Objectives We have previously shown that both short- and long-lived plasma cells (PCs) significantly contribute to autoantibody production in NZB/W mice as a model of lupus nephritis. The aim of this study was to determine the role of autoreactive long-lived (memory) PCs refractory to immunosuppression and B cell depletion in the pathogenesis of systemic lupus erythematosus.
Methods Splenic CD138+ antibody-secreting cells (ASCs) from >6-month-old NZB/W mice with high titres of anti-dsDNA autoantibodies or from Balb/c mice 5 days after secondary immunisation with ovalbumin (OVA) were adoptively transferred to immunodeficient Rag1−/− mice, in which the development of nephritis was investigated by measuring proteinuria. Total IgG and IgM as well as anti-dsDNA and anti-OVA antibody levels were followed up by ELISA. After 21 weeks the recipient mice were sacrificed so that PCs in spleen and bone marrow could be analysed using ELISPOT and flow cytometry and renal immunohistology performed.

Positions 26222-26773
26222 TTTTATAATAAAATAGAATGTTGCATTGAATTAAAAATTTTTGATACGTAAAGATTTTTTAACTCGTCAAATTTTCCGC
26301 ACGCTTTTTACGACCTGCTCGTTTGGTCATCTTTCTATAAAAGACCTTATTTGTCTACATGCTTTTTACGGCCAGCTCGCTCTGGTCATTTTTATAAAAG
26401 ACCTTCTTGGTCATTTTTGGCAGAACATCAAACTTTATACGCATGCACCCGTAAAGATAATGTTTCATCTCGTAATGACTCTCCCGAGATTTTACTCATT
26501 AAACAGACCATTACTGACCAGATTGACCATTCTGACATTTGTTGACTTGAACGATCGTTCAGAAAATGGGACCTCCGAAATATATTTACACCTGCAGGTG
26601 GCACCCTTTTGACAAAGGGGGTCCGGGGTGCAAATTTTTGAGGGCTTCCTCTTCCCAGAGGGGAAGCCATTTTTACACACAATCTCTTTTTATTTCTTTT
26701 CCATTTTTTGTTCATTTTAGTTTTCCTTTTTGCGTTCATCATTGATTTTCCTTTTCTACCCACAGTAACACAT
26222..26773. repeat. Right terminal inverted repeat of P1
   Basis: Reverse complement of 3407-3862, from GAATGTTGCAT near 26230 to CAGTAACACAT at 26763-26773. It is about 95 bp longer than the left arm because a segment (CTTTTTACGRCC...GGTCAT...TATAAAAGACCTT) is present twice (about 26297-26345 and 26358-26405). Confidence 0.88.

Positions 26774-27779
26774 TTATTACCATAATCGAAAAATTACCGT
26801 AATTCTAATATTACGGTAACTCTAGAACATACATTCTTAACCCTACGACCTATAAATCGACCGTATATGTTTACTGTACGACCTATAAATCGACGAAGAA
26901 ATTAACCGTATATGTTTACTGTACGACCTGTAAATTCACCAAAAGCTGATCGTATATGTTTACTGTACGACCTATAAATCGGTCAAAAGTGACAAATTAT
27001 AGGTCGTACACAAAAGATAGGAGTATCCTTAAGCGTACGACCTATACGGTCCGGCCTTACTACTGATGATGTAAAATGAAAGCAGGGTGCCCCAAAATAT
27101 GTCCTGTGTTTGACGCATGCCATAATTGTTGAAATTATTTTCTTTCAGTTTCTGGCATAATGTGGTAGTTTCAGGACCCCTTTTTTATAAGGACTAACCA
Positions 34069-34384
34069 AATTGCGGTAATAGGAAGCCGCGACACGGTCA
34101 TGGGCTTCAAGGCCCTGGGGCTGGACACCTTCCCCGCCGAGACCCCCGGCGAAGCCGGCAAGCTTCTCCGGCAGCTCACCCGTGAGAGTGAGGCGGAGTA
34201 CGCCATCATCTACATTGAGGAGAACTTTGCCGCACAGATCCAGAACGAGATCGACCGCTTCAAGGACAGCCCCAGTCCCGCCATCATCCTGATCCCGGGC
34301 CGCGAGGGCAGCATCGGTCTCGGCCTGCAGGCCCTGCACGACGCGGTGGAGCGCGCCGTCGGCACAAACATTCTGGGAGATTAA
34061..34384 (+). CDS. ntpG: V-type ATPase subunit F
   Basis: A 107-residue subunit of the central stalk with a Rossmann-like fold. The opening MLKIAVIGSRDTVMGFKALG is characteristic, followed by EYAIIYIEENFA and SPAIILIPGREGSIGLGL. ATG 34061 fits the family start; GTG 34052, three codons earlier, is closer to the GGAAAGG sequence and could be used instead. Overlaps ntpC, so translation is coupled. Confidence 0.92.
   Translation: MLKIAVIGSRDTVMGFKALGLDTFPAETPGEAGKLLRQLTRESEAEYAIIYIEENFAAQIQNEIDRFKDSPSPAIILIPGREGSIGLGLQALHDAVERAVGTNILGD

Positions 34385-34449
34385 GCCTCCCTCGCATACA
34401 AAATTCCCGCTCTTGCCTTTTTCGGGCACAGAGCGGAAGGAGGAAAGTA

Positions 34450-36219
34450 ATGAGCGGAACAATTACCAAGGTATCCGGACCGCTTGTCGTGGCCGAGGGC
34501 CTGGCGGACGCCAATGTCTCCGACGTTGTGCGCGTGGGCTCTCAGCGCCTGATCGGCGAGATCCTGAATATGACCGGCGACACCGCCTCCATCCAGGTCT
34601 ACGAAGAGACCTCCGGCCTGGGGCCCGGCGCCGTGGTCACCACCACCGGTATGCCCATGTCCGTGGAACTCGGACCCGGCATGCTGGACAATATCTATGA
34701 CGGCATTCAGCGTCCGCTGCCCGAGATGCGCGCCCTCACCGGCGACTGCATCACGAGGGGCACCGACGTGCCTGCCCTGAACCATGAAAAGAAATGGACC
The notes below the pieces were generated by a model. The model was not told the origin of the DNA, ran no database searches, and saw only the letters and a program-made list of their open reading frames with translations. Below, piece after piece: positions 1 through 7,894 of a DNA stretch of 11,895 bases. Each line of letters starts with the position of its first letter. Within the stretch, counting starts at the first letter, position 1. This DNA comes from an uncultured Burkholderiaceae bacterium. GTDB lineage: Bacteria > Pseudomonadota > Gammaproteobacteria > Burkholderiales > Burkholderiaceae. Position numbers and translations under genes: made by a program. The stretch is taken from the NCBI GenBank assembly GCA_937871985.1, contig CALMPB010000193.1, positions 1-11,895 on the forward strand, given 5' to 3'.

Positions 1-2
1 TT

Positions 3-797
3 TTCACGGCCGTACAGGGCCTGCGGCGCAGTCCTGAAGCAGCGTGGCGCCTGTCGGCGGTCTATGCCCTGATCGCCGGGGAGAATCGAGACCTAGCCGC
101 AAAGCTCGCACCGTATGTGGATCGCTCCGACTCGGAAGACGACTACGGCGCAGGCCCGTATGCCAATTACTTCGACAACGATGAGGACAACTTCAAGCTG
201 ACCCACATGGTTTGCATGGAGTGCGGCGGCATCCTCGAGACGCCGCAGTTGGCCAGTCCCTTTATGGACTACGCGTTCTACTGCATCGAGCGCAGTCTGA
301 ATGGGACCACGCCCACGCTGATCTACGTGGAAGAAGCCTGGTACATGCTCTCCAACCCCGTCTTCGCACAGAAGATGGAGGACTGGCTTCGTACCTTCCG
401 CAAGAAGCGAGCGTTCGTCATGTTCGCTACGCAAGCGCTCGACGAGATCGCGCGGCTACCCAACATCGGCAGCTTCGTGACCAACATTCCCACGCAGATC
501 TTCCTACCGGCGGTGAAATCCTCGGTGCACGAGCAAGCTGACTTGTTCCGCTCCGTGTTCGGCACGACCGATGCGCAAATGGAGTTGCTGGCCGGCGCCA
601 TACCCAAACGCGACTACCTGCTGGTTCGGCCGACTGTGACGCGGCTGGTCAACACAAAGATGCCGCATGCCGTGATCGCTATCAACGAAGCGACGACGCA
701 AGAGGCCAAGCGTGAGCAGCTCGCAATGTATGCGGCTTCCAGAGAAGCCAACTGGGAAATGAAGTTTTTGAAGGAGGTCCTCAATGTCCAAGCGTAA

Results The adoptive transfer of NZB/W and anti-OVA ASCs resulted in the continuous generation of anti-dsDNA antibodies and anti-OVA antibodies, respectively, exclusively by long-lived PCs that had homed to the spleen and bone marrow of recipient Rag1−/− mice. Rag1−/− mice generating autoantibodies including anti-dsDNA had reduced survival, proteinuria and immune complex nephritis with C1q, C3, IgG and IgM deposits 21 weeks after transfer.
Conclusions These findings demonstrate that autoantibodies exclusively secreted by long-lived (memory) PCs contribute to autoimmune pathology and should be considered as candidate targets for future therapeutic strategies.
- B cells
- Systemic Lupus Erythematosus
- Autoimmune Diseases